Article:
Any male who had completed his bar mitzvah was eligible to read from the Torah in a Synagogue service and to offer commentary upon the reading. What the commentary contained would always be a reflection upon what the student had learned from his rabbi - who in turn would offer the insights that he had learnt from his rabbi - and so forth all the way back to Moses, the lawgiver. No one would ever attempt to set aside the Torah or to teach something that was contrary to it; no one would ever claim divine guidance or insights that could not be traced back to the teaching that they had received. The old ways and the received wisdom was always preferable to anything that even had the hint of something 'new' or 'radical' about it.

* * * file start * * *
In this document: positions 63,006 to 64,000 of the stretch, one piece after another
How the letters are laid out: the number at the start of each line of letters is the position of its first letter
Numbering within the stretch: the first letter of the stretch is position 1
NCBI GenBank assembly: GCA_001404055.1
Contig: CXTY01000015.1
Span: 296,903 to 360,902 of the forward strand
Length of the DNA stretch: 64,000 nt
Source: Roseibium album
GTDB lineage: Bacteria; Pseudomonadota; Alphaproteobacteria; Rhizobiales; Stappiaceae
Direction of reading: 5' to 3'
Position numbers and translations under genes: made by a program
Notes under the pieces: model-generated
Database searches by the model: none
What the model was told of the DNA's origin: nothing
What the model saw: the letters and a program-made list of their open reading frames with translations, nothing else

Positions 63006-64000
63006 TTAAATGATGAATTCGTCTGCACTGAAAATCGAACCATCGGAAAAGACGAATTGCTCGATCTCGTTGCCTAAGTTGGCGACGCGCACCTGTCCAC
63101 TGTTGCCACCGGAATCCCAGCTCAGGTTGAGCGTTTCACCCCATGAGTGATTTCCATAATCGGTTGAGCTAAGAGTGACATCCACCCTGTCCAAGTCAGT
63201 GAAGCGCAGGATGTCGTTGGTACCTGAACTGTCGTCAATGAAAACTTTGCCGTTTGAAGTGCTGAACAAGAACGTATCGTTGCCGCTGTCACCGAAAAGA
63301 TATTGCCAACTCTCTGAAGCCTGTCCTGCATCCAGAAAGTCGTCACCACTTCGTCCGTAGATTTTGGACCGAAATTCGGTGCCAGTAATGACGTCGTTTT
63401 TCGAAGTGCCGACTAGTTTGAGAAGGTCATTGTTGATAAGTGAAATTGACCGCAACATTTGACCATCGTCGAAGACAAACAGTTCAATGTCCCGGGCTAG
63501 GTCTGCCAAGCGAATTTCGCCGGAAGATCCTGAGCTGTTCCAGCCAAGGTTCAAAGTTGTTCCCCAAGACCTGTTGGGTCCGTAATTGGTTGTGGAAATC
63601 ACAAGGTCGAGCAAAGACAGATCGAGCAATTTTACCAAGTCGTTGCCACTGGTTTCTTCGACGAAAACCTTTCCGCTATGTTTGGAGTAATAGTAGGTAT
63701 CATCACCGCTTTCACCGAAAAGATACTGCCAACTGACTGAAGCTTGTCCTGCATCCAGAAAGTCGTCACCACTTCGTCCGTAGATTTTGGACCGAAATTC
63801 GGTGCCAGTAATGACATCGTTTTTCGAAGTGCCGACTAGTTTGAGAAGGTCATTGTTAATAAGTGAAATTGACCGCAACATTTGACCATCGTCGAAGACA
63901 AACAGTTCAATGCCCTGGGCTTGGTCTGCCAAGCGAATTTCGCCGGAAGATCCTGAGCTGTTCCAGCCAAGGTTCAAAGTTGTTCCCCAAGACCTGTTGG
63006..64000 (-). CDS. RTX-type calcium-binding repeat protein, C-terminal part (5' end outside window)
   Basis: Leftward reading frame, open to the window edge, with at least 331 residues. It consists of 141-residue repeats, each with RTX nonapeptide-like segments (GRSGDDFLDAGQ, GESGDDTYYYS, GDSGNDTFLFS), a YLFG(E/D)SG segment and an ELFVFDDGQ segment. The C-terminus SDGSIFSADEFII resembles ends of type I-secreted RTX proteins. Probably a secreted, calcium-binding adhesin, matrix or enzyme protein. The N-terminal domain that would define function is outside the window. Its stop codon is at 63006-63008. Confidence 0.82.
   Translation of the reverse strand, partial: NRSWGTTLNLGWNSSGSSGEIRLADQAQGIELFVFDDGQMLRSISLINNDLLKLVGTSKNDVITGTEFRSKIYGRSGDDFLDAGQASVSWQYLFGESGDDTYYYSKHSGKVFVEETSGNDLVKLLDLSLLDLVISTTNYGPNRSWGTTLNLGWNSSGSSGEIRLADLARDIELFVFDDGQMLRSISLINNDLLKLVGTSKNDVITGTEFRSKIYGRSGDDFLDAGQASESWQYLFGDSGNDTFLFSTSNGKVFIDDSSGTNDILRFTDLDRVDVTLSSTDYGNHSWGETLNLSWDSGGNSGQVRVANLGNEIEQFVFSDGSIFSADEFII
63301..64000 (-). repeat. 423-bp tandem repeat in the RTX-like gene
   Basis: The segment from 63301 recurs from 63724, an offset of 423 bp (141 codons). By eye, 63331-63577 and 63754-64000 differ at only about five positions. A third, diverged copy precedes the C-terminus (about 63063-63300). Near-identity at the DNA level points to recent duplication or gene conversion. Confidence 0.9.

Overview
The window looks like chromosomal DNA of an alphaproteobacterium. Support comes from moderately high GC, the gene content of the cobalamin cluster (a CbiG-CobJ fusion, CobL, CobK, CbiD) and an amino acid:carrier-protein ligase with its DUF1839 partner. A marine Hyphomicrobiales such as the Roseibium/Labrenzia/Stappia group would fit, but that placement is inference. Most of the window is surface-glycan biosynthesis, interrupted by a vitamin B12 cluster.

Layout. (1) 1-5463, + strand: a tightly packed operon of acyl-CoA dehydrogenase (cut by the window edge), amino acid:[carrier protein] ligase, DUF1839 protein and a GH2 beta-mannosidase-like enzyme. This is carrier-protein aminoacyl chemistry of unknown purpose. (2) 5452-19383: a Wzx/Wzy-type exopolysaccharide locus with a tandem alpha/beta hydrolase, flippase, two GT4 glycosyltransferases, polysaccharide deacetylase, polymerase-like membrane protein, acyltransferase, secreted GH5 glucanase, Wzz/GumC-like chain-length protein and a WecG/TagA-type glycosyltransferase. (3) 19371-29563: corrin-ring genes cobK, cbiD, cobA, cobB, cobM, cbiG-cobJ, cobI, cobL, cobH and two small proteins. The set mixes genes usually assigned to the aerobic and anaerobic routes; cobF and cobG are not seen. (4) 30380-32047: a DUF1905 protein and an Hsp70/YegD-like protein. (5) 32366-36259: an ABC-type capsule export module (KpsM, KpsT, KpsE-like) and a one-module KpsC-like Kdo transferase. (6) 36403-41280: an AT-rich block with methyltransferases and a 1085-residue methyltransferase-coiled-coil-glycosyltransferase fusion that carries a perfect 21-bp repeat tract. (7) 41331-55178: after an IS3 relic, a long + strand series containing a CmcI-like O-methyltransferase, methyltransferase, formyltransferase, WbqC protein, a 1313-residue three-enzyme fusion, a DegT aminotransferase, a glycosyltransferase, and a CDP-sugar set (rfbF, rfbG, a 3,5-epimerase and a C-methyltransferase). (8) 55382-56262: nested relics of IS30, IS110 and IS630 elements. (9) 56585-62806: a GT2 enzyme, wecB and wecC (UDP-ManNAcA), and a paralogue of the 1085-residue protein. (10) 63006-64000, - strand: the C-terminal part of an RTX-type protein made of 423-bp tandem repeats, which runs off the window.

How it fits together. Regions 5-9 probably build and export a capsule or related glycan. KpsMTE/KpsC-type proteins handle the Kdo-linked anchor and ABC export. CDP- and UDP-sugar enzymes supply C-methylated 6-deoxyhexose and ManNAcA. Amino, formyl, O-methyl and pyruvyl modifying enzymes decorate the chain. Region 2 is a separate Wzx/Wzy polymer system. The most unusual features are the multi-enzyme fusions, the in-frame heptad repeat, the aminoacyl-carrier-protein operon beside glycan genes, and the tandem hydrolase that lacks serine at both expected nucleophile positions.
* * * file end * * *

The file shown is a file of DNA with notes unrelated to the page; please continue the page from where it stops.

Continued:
So when Jesus of Nazareth stood up in the Synagogue in Mark 1, and begins to teach something that no one had heard before, it is no wonder that his listeners were 'astonished.' And then he backed up this new teaching authority with the deliverance of a man who had many demons ...
Recorded at St Paul's, Camden 6pm (12'07")
Sunday 04, Year B; Deut 18:15-20; Mark 1:21-28